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Page 6 Friday, October 21, 1983 The Michigan Daily
By Melissia Bryan
H ow IS IT that countless
marauding teens overcome
heat, sweat, and potential personal
harm to try to enjoy a rock concert?
Well, I was astounded again on Wed-
nesday night. Oingo Boingo played the
Second Chance, and they had all sorts
of wacky teens screaming and jumping
around at their feet. And these folks
didn't seem to mind that their little
hairdos got all sticky from haphazardly
thrown drinks. No, NO! It was much,
much too exciting down front. The
tiniest girls were with standing the
greatest of risks just to get close enough
to the lead singer. I think his name is
He's so funny ! He says he's into body
paint, and I heard he's going to get a
tattoo! Pretty weird.
They played a bunch of songs, I lost
count. Sometimes they got a little long.
I don't know, I like all the New
Music-everybody does-but I just
don't get their style. No way. I mean,
just what does Oingo Boingo do?
Sometimes they play these really weird
sort of art songs, and sometimes they
play these really fun punk songs. And
why do they have such a big band?
Eight guys crammed on that tiny
stage! Can you believe it! Their hotel
bill must be really huge.
But Danny didn't seem to mind being
crushed onstage, not at all! He gave all
sorts of special smiles to everybody,
and he shook a lot of peoples hands.
He's so friendly! In fact, sometimes he
was so close to the crowd, he almost fell
on top of the teeny girls! I was pretty
scared at that point! I thought that we
might have a riot scene!
Everybody loved Oingo Boingo! Af-
ter their second, extra-special encore,
the band promised to play for us again
next year; in fact they may play two
nights in a row! That should help them
because they don't make a lot of money
on record sales, and their hotel bills
really are huge.
I didn't get the drummer's
Daily Photo by TOD WOOLF
Oingo Boingo entices the teeny-hopper crowd at Second Chance Wednesday night.
'Spell # 7' beguiles
By Elliot Jackson
LL! I Have seen the Profes-
sional Theatre Program's
production of Spell #7, and I am not sure
what to say about it. I do not claim that
it "defies description" as a coy and
precious way of promising much, and
saying very little, about a performance.
It does not defy description. Spell #7 is
a "theater piece" (rather than a play)
which wins the attention and empathy
of the audience through music, dance,
and poetry. It does not "tell a story;"
rather it seeks to illustrate a mood, or a
mode of being. Hence, it is not
"dramatic"-but it is very, very
Since it is not dramatic, or even
pretending to be dramatic, Spell #7
cannot be criticized in dramatic terms.
Any performance of it must therefore
be judged in light of how it affects the
audience-how the performance draws
us into the "razzmatazz hocus pocus
zippity-doo-dah" promised in the
beginning of the piece by the central
figure Lou, the magician.
For the piece is magic-a magic spell
to inculcate love of "coloredness" into
black people. The actors, the ac-
tresses, the music, the lights, the set,
the huge black mask which eerily
grins-even in the dark, are all elemen-
ts of this magic spell.
With their voices and bodies, the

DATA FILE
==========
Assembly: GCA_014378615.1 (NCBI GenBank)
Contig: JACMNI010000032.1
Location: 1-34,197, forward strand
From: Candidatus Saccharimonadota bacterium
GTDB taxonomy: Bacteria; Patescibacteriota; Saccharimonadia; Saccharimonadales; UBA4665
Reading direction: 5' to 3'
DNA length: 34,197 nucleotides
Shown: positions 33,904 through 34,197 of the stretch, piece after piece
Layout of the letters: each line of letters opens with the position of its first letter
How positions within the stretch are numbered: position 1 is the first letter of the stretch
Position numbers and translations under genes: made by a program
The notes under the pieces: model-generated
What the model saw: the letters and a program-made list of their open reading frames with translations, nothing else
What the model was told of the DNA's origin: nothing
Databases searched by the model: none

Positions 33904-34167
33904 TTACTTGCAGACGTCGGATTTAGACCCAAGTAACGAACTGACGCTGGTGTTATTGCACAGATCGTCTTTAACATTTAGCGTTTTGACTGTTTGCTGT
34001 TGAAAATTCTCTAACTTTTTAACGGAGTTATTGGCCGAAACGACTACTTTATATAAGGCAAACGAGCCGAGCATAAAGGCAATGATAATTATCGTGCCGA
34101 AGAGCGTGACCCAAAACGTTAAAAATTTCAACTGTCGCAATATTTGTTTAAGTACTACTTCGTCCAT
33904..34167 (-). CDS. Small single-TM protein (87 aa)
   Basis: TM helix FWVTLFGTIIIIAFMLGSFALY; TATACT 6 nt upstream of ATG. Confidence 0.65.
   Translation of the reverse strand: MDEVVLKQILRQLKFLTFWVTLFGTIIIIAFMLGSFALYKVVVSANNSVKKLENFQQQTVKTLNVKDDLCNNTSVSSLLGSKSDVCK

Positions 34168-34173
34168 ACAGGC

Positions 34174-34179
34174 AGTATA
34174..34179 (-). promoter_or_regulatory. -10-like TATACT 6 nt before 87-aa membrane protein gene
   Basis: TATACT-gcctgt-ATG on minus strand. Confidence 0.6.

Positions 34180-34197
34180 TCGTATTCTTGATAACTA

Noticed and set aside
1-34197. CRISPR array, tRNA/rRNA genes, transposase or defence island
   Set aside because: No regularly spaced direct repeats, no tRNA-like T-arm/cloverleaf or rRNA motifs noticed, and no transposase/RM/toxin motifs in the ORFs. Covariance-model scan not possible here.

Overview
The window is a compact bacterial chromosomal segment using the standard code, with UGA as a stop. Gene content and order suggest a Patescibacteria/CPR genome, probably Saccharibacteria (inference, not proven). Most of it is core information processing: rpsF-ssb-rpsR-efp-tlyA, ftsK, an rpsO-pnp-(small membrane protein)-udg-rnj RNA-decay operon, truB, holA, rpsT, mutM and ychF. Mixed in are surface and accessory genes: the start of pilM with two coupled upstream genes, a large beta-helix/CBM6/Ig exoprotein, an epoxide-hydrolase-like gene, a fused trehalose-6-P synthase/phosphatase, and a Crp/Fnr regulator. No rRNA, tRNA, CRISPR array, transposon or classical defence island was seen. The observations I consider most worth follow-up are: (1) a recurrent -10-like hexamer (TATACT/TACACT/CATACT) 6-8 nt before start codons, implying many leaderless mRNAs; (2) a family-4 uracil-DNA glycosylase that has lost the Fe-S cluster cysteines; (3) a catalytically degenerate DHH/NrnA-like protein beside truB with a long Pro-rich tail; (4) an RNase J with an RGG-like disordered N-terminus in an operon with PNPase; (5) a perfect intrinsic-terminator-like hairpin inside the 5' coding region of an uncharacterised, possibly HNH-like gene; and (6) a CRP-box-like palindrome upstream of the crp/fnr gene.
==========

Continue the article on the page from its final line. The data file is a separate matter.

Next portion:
members of the company lure us into
their world, where this love of
But don't be fooled-this is not a
world where no pain exists-black is
not unconditionally beautiful, and we
are not led effortlessly to the heart of
this world we are shown.
In fact, at the very beginning of the
piece, we are teased and made uncom-
fortable. The magician, who enters in
the tuxedo and coat full of tricks, in-
dulges in some soft-shoe shuffle and a
grinning spiel that makes us laugh. We
laugh, despite the prejudices of a
modern, white-liberal audience, which
makes us scorn such stereotypes, so
immeditely the questions start.
Why are we laughing? Do we really
find it funny, this specious image of
"black folks," or do we laugh because it
makes us uncomfortable, or because
the character expects us to laugh? Why
'is he doing this? Is there some "point"
he is trying to prove? The suspicion
that this ridiculous, grinning figure is
being ironic, is laughing at us- in fact,
already playing with our minds,
making magic-is not easily shaken off.
It is likewise difficult to analyze our
reactions to the rest of the piece. It is
set in a New York theatrical bar, where
the characters, all friends or at least
acquaintances,. ahng out, relax, and
bitch about the scarcity of really good
roles for black actors.
As though to fill up this gap, to
provide for themselves the complexly
developed but unsensational characters
that the theatrical world will not, they
tell stories. One character will begin,
and then another two or three will get
up and begin to act out the story, tur-
ning it into a vignette which is at once a
character sketch and an allegory for
(black) human experience.
It is during these vignettes that the
poet's craft really shines. The most,
beautiful and affecting poetry couches
some of the .most horrifying
images-for example, that of the young
woman who "lived to be the town's no
one;" who desperately wanted a baby
she could call "Myself" who would do
everything that babies do except to
grow up-and was willing to do
whatever was necessary to prevent
Myself from growing up.
The image of that young woman and
her perverse desire is not a pleasant
See SPELL, Page 7
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